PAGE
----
Revision Tips: How To Revise Properly!

GCSE History Guide

Published: 14th February 2012

To download the PDFs attached to this resource, plus access to a wealth of other online resources from podcasts to articles and publications, support and advice though our “How To”, examination and transition to university guides and careers resources, join the HA today dull! The thought of re-learning the last few months of work or as it will be in future the last 2 years of work can not only fill us with dread and anxiety and seem like a mountain to climb, but also it can seem the most boring of tasks. However, revision is essential in order to be able to say the right things in your exam and it doesn't have to be dull. Below are some handy hints for revision that will help you to revise effectively. 

Firstly...the Science

To revise well, it is worth thinking about what type of learner you are. You may have heard your teachers using this information about learning styles, or a variation of it.  Are you a visual, auditory or Kinaesthetic learner? It is worth trying to adapt your revision style to whatever type of learner you are as you will receive and retain the information far better. You can take a VAK test here to find out what kind of learner you are. This is a test from an American website, which means that they split visual up into two separate parts called visual and reading/writing, which gives the test a different name VARK, but the process is still the same. You can complete the test online and then once finished you will get your scores. 

Revision Tips:

1.) How about putting music to a historic event/s? You can either use a favorite traditional song, or your favorite song at the moment. Look at this example from Youtube about the Battle of Hastings to give you the idea.  

2.) How about fact Dominoes? Create a grid and then put lots of names, events, dates and facts down in each square that are connected with the topic/s that you are revising. Then cut them up. Play fact dominoes with a friend/s. Each time you lay a domino down, it must have a link to the previous one and you must explain the link. The first person to get rid of all of their dominoes is the winner.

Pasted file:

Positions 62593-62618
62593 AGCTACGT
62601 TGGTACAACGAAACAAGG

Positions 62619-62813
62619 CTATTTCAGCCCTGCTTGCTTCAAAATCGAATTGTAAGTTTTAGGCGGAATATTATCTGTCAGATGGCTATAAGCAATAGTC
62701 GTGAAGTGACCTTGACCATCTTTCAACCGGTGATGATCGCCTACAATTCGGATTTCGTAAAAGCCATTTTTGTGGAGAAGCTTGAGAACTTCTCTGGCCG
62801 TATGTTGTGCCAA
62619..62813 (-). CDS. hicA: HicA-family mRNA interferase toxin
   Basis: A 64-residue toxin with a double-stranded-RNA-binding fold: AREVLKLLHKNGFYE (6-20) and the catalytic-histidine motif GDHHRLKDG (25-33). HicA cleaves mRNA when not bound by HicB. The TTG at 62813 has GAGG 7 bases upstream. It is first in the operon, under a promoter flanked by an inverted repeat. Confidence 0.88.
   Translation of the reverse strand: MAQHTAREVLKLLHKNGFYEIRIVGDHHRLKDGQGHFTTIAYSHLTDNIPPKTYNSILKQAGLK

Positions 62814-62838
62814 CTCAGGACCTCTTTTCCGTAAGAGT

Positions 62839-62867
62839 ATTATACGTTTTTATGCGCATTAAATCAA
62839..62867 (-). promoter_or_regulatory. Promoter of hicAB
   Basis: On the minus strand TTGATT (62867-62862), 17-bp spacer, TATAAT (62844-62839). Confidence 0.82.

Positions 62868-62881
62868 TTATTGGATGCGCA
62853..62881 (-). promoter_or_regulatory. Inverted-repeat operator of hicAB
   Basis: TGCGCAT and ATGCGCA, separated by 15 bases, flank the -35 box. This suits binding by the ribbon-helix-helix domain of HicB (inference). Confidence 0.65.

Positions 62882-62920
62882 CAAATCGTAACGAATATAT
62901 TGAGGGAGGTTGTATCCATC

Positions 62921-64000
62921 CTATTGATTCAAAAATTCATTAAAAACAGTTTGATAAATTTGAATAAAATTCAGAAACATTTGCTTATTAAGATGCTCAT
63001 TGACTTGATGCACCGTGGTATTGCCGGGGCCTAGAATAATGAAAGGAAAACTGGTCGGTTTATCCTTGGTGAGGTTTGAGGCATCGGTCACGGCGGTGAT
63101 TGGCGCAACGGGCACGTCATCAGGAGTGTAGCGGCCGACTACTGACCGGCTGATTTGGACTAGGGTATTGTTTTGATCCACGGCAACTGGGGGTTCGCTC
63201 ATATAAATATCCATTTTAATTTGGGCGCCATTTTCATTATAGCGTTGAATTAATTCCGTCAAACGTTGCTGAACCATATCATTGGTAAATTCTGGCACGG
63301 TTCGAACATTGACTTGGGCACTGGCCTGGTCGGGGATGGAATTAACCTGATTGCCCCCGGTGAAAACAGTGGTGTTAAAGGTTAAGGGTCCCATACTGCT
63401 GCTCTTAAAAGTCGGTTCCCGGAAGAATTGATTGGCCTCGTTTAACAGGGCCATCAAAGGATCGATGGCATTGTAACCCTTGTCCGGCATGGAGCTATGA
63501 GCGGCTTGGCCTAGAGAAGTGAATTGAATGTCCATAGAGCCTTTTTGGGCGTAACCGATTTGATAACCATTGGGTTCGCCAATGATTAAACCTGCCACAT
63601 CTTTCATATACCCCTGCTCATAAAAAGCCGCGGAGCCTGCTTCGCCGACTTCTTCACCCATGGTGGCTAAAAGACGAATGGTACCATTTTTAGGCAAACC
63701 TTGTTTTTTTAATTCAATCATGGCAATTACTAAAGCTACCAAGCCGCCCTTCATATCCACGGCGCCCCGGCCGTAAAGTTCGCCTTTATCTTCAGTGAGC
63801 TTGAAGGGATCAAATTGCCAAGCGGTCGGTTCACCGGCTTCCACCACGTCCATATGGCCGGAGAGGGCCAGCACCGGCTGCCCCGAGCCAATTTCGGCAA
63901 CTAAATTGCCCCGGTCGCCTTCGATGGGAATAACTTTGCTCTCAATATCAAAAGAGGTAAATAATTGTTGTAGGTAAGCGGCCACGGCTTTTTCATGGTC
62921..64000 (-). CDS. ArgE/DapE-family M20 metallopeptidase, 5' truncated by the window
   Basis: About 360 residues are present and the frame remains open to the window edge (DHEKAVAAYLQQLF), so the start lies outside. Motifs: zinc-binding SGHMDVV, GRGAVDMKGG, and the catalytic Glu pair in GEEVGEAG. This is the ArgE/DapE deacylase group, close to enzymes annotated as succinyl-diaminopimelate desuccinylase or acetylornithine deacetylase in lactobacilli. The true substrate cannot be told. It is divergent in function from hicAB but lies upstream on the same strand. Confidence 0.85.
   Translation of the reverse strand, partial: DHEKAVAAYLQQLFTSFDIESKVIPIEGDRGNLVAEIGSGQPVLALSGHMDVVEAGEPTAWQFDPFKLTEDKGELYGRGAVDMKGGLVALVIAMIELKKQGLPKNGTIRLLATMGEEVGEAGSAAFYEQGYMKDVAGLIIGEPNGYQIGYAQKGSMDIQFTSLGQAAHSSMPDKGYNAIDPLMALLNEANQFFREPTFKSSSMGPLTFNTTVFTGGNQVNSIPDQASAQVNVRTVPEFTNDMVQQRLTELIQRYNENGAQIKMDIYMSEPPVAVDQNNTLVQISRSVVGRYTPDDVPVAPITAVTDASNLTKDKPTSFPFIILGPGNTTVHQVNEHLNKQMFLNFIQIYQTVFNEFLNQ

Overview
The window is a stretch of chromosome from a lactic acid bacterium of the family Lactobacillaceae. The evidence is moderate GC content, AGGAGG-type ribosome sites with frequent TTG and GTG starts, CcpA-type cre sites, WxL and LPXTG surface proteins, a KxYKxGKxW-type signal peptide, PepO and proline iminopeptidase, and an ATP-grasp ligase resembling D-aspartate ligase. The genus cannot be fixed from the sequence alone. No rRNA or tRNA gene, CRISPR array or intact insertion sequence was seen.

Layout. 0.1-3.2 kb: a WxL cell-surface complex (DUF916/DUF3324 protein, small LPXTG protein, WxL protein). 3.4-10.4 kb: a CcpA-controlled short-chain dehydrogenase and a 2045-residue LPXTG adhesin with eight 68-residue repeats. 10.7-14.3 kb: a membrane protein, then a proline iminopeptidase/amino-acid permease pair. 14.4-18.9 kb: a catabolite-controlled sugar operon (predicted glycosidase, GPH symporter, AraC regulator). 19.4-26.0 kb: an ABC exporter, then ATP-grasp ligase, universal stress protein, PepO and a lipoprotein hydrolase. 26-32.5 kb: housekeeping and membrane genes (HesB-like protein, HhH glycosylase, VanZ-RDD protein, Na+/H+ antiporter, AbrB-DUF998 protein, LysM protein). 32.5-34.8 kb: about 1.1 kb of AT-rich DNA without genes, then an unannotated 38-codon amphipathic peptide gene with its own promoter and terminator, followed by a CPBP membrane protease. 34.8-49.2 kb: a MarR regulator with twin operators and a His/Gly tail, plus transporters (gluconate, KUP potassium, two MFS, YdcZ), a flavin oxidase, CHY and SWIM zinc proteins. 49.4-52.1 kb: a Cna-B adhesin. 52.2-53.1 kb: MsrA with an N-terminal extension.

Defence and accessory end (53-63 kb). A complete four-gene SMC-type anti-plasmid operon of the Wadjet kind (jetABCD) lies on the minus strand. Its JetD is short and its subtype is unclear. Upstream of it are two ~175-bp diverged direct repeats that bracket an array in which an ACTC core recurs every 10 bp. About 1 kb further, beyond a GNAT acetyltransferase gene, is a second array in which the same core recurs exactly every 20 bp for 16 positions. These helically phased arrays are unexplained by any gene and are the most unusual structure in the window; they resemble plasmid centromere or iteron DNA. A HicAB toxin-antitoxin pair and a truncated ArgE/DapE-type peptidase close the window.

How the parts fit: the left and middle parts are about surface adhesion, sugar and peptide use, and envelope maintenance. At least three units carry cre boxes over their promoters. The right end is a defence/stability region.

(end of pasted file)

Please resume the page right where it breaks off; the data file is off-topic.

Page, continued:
3.) Downloads: Why not download podcasts on your revision topics and listen to them on your phone or computer? You can do this whilst on your journey to school. It is amazing how much you will retain even if you are not really thinking about it or feeling as if you are trying too hard. 

4.) Post-it notes: If you are able, why not try writing a series of one/two word prompts out on post-it notes and sticking them around your room/house. Every time you look at them, you will have to remember what they mean. 

5.) Writing notes: Try writing out your notes into a single shorter summery on each topic. You may want to do this as a mind map or diagram if you are a visual learner. 

6.) Arrangements: Try arranging objects in your room to demonstrate aspects of what you are studying. Keep those visual representations in your head to help you remember. 

7.) Mnemonics: Try to think of a saying to help you remember the order of things: For example an easy way to remember the colours of the rainbow is:

Richard =red
Of = orange
York = yellow
Gave = green
Battle = blue
In = indigo
Vain = violet

8.) Games: Try some of the following games to help you revise. Attached below you will find examples of revision games such as Blockbusters, A Question of Sport and Who Wants to be a Millionaire adapted for use with specific history topics. Why not have a go at these and then use the template to have a go at creating your own for other topics you are studying. You can share them with friends and try each-others'.

Remember that revision will only be effective if you are engaged with it. You can site with a bunch of books for hours without  retaining much at all if you are not in the mood or let your mind wander. Try to keep your revision to short bursts and start early! 

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